Christianity has changed. Its canon of books has changed, its doctrines have changed, and the Bible itself records changes to the story such as the character of God.
Christianity has changed over time. If God’s message is timeless and unchanging, Christianity must not be it.
This is the next clue that we live in a godless world (this list of 25 reasons we don’t live in such a world begins here):
Parchment manuscripts were expensive, and outdated manuscript pages were sometimes scraped or washed to remove the ink and then reused. This is called a palimpsest. In some cases, the pen marks from the previous (older) document can still be read.
We find a metaphorical palimpsest with the Bible, with current Christian ideas shadowed by earlier, different ideas. Taken by themselves, some passages make little sense. For example, what does it mean that the water for Noah’s flood came from “the springs of the great deep” and the “floodgates of the heavens”? We can put the pieces together when we realize that the ancient mythology of Genesis was built on still-older cosmology from the Sumerians and other Mesopotamian civilizations.
Of course, realizing that Yahweh worship was built on the religion of the guys down the street pretty much rules out any historical foundation, but the point here is how the biblical story has changed. For example, God evolves through the Bible. In his youth, he wasn’t distant and omni-everything, he was rather like Zeus. He walked through the Garden of Eden and spoke with Adam and Eve like an ordinary man. He visited Abraham. He spoke to Moses “face to face, as one speaks to a friend” (Exodus 33:11). He also wasn’t omniscient, and he needed scouts to check out the rumors about Sodom and Gomorrah that he heard. He regretted creating man before the flood.
By the time of the New Testament, things are remembered differently. “No one has seen God at any time” (John 1:18). It tells us that God knows everything (1 John 3:20) and doesn’t change (James 1:17).
For an omniscient, unchanging god, he sure has changed a lot.
See also: Because the Bible story keeps rebooting
The most recent change to God is his retreat in the face of science. God used to cause lightning and drought, but not anymore—science provided a better explanation that could be tested. God used to cause cancer and plagues, but science explains them better, too. How about miraculous cures? Sorry—labeling a surprising remission as a medical miracle is wishful thinking. Only science has evidence that it can improve health outcomes or even eliminate disease.
And what is “Christianity”? That, too, is a moving target. Christianity is like bacteria in a petri dish, and new denominations are now splitting off at a rate of two per day.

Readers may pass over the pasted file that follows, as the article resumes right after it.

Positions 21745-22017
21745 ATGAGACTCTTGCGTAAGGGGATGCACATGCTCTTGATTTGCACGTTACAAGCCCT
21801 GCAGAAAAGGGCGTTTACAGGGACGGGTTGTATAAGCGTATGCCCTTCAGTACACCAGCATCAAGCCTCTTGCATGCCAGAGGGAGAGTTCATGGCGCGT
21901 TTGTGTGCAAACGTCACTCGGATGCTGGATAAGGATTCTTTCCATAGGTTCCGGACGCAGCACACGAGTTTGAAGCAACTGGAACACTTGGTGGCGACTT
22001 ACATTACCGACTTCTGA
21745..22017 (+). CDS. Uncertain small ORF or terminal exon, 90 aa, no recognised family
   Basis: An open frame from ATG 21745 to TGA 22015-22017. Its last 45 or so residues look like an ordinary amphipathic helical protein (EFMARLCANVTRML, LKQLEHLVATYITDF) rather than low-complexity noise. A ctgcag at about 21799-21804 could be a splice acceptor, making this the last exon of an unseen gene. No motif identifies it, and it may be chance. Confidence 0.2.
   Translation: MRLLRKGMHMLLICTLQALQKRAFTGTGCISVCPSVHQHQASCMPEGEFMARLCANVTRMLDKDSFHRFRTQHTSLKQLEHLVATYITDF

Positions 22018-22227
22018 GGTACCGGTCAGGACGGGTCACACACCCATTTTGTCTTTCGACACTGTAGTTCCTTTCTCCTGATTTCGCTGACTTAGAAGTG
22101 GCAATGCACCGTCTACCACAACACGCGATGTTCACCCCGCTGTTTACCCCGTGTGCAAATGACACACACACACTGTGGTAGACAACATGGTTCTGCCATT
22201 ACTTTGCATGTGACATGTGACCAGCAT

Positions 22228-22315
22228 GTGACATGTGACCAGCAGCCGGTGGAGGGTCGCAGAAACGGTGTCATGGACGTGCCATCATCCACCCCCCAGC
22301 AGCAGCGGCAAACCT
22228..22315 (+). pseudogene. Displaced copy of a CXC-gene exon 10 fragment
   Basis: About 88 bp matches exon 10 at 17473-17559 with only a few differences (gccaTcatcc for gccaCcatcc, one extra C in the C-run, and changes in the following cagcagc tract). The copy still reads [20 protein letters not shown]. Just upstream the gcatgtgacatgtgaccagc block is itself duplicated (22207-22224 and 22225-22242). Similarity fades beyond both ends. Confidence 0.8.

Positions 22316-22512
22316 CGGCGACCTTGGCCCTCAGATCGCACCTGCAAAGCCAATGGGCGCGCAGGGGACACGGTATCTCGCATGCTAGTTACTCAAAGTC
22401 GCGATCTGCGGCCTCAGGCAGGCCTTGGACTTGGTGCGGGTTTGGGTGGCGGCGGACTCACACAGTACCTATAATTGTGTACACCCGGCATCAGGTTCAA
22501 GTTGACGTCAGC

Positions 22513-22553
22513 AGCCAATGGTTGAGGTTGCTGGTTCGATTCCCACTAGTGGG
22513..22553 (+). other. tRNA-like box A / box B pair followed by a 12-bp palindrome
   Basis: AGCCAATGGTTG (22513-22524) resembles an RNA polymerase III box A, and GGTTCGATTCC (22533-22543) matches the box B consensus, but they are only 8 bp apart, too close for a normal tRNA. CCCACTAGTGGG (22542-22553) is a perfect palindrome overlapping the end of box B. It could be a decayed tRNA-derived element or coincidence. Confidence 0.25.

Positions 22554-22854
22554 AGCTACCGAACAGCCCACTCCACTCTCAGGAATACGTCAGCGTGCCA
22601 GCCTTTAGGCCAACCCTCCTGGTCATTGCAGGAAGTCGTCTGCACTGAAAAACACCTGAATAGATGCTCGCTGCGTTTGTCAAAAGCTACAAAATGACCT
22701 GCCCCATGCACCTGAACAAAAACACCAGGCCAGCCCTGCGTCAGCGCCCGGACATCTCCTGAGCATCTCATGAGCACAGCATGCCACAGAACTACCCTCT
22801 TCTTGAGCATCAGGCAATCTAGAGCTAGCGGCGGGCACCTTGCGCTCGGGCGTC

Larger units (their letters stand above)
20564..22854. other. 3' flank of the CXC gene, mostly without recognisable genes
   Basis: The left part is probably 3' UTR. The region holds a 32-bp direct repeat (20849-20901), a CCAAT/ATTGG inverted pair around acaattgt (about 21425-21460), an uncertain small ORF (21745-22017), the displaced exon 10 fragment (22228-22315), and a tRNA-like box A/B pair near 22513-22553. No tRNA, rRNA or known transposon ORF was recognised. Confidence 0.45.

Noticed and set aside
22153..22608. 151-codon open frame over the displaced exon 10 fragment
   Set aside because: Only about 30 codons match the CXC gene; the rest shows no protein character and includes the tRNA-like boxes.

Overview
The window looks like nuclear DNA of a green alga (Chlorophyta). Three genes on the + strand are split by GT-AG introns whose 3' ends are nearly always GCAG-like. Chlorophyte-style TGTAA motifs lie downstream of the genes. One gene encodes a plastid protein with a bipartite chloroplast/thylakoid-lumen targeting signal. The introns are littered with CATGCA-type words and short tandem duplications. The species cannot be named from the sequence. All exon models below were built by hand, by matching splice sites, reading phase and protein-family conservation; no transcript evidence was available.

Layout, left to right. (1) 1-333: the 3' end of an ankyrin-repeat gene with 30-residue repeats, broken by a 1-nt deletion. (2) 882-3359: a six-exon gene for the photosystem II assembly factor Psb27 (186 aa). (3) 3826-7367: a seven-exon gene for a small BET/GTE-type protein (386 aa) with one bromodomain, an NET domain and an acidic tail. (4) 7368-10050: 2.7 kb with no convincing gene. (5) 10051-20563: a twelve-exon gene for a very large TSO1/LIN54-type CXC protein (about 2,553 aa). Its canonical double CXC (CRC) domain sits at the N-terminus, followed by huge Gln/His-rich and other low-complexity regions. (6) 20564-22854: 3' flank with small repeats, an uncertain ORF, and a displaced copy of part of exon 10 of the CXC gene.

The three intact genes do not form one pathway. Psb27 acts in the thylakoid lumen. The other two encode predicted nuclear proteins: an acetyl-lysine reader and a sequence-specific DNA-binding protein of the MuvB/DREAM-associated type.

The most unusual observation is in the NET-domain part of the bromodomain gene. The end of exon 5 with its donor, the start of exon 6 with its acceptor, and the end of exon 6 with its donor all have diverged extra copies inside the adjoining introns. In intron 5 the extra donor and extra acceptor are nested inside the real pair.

Consider Christianity in the early days and the long way it’s come. There have been 21 church councils, and the conclusions of each council were declared infallible (because magic?). Then there are the schisms within the Christian church. The Protestant Reformation may come to mind as the most interesting, at least from the standpoint of Christians in the United States, but there have been dozens of schisms.
Nothing objective grounds the evolution of various doctrines and the declaring of some as orthodox and some as heresy. Imagine someone living centuries ago, doing their best to conform to Christianity as it was preached in their church. Christianity might have changed enough that some denominations today would consider their worship heretical. So then was that person a heretic or not?
Even the canon (the set of books considered authoritative scripture) has been a moving target. It took until the Council of Rome (382) to get the canon more or less defined, but that list was amended within the Roman Catholic church by the Council of Trent (1545). Different Christian denominations still have different canons today, so therefore no infallible hand guided its selection. Here again, there is nothing objective to ground it. The canon was a popularity contest, and theologians would argue for whatever set of books was in vogue in their part of the world.
If we lived in God world, it would look like it. God’s a smart guy, and his message would be simple and unambiguous.
See also: The Argument from Simplicity
And a bonus reason:
24. Because of Shermer’s Law
Michael Shermer observed, “Smart people believe weird things because they are skilled at defending beliefs they arrived at for non-smart reasons.”
Suppose someone absorbed a false belief during childhood—a superstition, a bias, or even a worldview. As they got older, they discarded some of these beliefs that weren’t supported by good evidence, but they held on to some, particularly those beliefs integral to their self-image. And here’s the interesting part: because they’re much smarter as adults, they can put together a plausible defense for those false beliefs, even if they actually hold them for no better reason than that they were indoctrinated in them as a child. The appeal of Christian apologetics is that these are smart-sounding arguments that satisfy the need to have plausible defenses for their beliefs, not that they’re true.
This isn’t like defending a belief that you know is false—such as, just for fun, creating the most compelling argument that the Earth is flat. Shermer’s Law applies to people defending a false belief for reasons that they believe. There is no self-deception going on. The unpleasant alternative is to admit to themselves that they’ve believed a false belief for years or even a lifetime, but the subconscious protects one’s self-esteem and prevents this.
If God existed, belief would be defended with evidence.
See also: Word of the Day: Shermer’s Law
To be continued.
Christians can see science and technology deliver nine times
but still doubt it the tenth time,
and they can see religion fail nine times
but still expect it to succeed the tenth time.